Flight attendants exposed to greater risk of cancers


Irina Mordukhovich, corresponding author of the study, said the research is one of "the largest and most comprehensive studies of cancer among cabin crew to date".

Male flight attendants were found to have higher rates of skin cancer - 1.2 and 3.2 percent for melanoma and non-melanoma cancer, respectively, compared to 0.69 and 2.9 percent for the adult population as a whole.

The study showed higher rates of breast cancer, gastrointestinal cancer, cervical cancer, thyroid cancer, uterine cancer and non-melanoma skin cancer amongst the flight attendants.

These included those of the breast (3.4% against 2.3%), womb (0.15% against 0.13%), cervix (1% compared to 0.7%), gastrointestines (0.47% compared to 0.27%) and thyroid (0.67% compared to 0.56%).

"Consistent with previous studies, we report a higher lifetime prevalence of breast, melanoma and non-melanoma skin cancers among flight crew relative to the general population".

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"This is striking given the low rates of overweight and smoking in this occupational group", she said in a statement.

The researchers began studying flight attendants' health more than a decade ago, when they launched the Harvard Flight Attendant Health Study (FAHS).

Medical scientists have known about the potential health risks of this career field for some time, yet the results from the small handful of studies focused on the issue have been frustratingly contradictory, especially when it comes to cancer.

The risk of breast cancer was higher in women who had never had children, as well as those who had three or more.

Cancer rates amongst the cabin crew were compared with those reported by around 5,000 USA residents in the National Health and Nutrition Examination Survey.

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"In the European Union, air crew's radiation exposures are monitored and their schedules are created to minimize their dose, especially while pregnant".

However, according to Reuters, flight attendants are still less likely to die of all causes (except from a plane crash) than the general population. "This may be due to combined sources of circadian rhythm disruption-that is sleep deprivation and irregular schedules-both at home and work", Mordukhovich added. The current study used information from the 2014 to 2015 survey and compared it to health outcomes from 2,729 control subjects who were matched for socioeconomic status. 30 flight hours of exposure to ionizing radiation would equal one chest x-ray, but they spend much less time in the air than a flight crew.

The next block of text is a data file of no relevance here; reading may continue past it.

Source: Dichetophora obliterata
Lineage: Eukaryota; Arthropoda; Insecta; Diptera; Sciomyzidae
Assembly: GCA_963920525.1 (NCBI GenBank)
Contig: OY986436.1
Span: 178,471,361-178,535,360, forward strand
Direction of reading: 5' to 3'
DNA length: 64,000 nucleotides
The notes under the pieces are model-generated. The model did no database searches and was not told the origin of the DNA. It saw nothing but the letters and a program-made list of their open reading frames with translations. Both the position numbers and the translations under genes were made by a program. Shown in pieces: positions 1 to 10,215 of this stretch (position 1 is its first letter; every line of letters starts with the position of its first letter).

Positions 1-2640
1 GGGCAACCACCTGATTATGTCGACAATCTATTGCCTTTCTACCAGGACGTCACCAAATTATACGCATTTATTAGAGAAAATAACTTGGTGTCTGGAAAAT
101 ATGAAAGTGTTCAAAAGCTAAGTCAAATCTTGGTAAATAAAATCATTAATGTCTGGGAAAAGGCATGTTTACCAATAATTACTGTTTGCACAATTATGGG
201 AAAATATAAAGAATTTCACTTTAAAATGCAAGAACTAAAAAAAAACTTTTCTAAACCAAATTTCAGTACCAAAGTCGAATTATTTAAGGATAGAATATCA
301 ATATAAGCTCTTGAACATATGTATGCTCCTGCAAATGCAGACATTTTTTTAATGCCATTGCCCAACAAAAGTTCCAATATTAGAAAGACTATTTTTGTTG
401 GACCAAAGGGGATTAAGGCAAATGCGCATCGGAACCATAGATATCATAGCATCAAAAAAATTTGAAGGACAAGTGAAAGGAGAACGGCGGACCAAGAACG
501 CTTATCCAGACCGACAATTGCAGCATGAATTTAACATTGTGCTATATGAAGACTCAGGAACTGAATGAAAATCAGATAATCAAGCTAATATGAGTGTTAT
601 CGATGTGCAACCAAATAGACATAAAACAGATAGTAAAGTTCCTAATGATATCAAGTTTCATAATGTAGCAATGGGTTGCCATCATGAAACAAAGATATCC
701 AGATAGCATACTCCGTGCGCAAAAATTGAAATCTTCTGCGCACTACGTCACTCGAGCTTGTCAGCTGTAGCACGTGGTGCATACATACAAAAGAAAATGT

As reported in the journal Environmental Health, study leader Eileen McNeely and team analysed a survey involving 5,366 USA. flight attendants that was conducted between 2014 and 2015.

The lead author of that study, Dr. Lynne Pinkerton of the National Institute for Occupational Safety and Health in Cincinnati, Ohio, didn't rule out the possibility that altitude-related radiation exposure or disrupted sleep cycles might be connected to cancer. Other concerns include the myriad substances cabin crews are exposed to because of engine leaks, pesticides, and flame retardants, all three of which are suspected carcinogens. They also observed that women cabin crew members have an increased risk of developing breast, melanoma, and non-melanoma cancer. The study did not examine the health impact of frequent flying among airline passengers.

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